Submitted to: Soil/Water Research, Progress Report
Publication Type: Experiment Station
Publication Acceptance Date: March 16, 2007
Publication Date: April 1, 2007
Citation: Lehman, R.M., Osborne, S.L., Rosentrater, K.A. 2007. Studies of Corn Stover Decomposition Using the Litter Bag Technique. 2006 Progress Report #SOIL PR 06-32. Ag. Exp. Stn., Plt. Sci., SDSU. Brookings SD 57007. Available online at http://plantsci.sdstate.edu/soiltest/datafiles/PR%2006-32.pdf. Interpretive Summary: Some reports suggest that the genetically-modified Bt corn residue may have higher lignin content and that the residue may be more resistant to decomposition. If true, then there are implications for both farming practices, e.g., tillage and planting, as well as global carbon budgets. We evaluated the decomposition of three Bt-containing corn residue compared to non-Bt corn residue (all hybrids from a single seed manufacturer) under field conditions using the litter bag approach. At seven sampling points spanning 22 months, no difference in decomposition rates were observed among the four hybrids. A second study has been initiated to determine if the production of root exudates containing modified Bt endotoxins may influence decomposition rates. Four corn hybrids were used for this study: Bt- and non-Bt-containing near isolines from two different manufacturers. These residues were buried within rows of Bt- and non-Bt- producing corn hybrids in June, 2006. No results are available from this second study. A third study was initiated to determine if insect pressure influences the relative decomposition of Bt- and non-Bt-protected corn. Residue from Bt- and non-Bt-protected hybrids were collected from plots where high insect pressure was recorded and then buried in litter bags in November, 2006. No results are available yet from this third study.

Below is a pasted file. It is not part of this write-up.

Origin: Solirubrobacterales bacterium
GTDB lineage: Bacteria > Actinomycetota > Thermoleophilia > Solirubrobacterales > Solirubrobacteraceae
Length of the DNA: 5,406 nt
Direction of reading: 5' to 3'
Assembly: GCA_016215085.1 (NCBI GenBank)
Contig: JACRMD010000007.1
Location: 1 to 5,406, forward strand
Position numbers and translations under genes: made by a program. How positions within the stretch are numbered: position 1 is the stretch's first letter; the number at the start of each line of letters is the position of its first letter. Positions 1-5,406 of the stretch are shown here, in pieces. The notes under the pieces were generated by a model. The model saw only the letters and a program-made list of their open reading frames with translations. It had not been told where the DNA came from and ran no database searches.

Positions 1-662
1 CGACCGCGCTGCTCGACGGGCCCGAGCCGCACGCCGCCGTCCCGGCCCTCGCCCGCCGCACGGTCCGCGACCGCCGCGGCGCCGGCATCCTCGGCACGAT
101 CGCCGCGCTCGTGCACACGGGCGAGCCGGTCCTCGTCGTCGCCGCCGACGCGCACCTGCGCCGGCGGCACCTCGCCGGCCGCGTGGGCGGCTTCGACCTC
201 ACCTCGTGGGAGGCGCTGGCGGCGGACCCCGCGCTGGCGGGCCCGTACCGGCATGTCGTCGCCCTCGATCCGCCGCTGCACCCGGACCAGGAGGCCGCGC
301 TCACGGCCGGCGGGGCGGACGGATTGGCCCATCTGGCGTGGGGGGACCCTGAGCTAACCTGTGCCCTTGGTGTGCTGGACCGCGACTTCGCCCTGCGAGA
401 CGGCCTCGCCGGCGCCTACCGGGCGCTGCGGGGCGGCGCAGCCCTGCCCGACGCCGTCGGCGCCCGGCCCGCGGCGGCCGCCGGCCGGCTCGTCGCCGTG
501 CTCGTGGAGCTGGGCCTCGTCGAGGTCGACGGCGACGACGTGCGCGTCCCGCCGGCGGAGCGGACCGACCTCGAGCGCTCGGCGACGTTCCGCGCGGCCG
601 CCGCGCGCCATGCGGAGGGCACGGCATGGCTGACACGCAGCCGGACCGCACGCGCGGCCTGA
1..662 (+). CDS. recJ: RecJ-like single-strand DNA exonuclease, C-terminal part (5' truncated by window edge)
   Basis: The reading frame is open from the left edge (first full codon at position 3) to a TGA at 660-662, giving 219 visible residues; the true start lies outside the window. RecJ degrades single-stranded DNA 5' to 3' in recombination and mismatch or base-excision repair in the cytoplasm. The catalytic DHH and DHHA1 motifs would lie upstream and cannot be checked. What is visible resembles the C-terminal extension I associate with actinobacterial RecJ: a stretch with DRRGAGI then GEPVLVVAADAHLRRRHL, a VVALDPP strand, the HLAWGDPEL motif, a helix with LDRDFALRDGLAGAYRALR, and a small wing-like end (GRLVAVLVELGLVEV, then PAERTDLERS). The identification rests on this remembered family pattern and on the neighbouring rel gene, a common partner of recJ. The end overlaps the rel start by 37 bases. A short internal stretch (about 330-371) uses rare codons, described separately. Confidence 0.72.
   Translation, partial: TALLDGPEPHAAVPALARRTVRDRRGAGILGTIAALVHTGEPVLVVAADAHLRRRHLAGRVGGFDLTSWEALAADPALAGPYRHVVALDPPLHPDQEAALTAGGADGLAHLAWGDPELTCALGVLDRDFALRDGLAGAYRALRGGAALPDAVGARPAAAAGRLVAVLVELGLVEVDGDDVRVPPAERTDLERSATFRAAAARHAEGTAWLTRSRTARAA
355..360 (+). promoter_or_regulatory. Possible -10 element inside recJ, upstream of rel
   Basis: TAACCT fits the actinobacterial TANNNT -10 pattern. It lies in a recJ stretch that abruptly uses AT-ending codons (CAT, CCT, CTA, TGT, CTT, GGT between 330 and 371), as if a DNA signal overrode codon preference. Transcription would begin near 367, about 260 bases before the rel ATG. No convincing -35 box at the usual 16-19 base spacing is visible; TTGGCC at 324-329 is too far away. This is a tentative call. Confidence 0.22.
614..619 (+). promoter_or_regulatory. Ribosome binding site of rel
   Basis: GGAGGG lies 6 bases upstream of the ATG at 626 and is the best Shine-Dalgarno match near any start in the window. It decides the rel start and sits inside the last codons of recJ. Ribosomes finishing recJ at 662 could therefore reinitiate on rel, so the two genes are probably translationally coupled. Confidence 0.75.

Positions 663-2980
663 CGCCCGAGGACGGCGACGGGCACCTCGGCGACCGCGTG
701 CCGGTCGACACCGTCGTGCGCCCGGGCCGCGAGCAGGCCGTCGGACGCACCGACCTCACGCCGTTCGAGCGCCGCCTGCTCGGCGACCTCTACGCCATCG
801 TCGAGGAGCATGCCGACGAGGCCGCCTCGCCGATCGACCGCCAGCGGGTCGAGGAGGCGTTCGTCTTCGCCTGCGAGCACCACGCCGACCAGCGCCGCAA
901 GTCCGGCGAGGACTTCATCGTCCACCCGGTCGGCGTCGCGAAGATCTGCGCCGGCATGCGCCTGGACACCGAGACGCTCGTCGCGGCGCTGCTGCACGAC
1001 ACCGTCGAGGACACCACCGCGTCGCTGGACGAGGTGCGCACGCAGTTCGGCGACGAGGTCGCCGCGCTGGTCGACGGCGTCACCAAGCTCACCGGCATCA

Technical Abstract: Decomposition rates of residue from three genetically-modified corn hybrids expressing one or more Bt endotoxins were compared to that of residue from a near isogenic, unmodified hybrid. The corn hybrids were (i) DKC60-16 (Yieldguard Corn Borer), (ii) DKC60-12 (Yieldguard Corn Rootworm), (iii) DKC60-14 (Yieldguard Plus = stacked), and (iv) DKC60-15 (unmodified base genetics). The decomposition rates of dried, chopped stalks and leaves were evaluated with the litterbag technique using 2-mm mesh poly bags. The litterbags (252) were buried in sandy-clay loam soils into incorporated spring wheat stubble on a research farm located in eastern South Dakota, a subhumid site in the upper Midwest corn belt. The percent of each residue (dry weight basis) decomposed at each of seven intervals up to 22 months was not significantly different among hybrids. A second study has been initiated to determine if the production of root exudates containing modified Bt endotoxins may influence decomposition rates. Litter bags containing residue were buried within rows of non-Bt producing corn (Cropland 344) and Bt-producing corn (Cropland 344CRBT). Residue from Bt and non-Bt hybrids were used from two manufacturers: Cropland 344 and 344CRBT; DKC4626 (conventional) and 4625 (stacked Bt). These litterbags (240) were buried June 6, 2006. A third study was initiated to determine if insect pressure influences the relative decomposition of Bt- and non-Bt-protected corn. Above-ground biomass from Cropland 344 and 344CRW was harvested from plots with a strong natural infestation of western corn rootworm. Sixty litterbags with dried residue were buried into incorporated soybean stubble on November 8, 2006.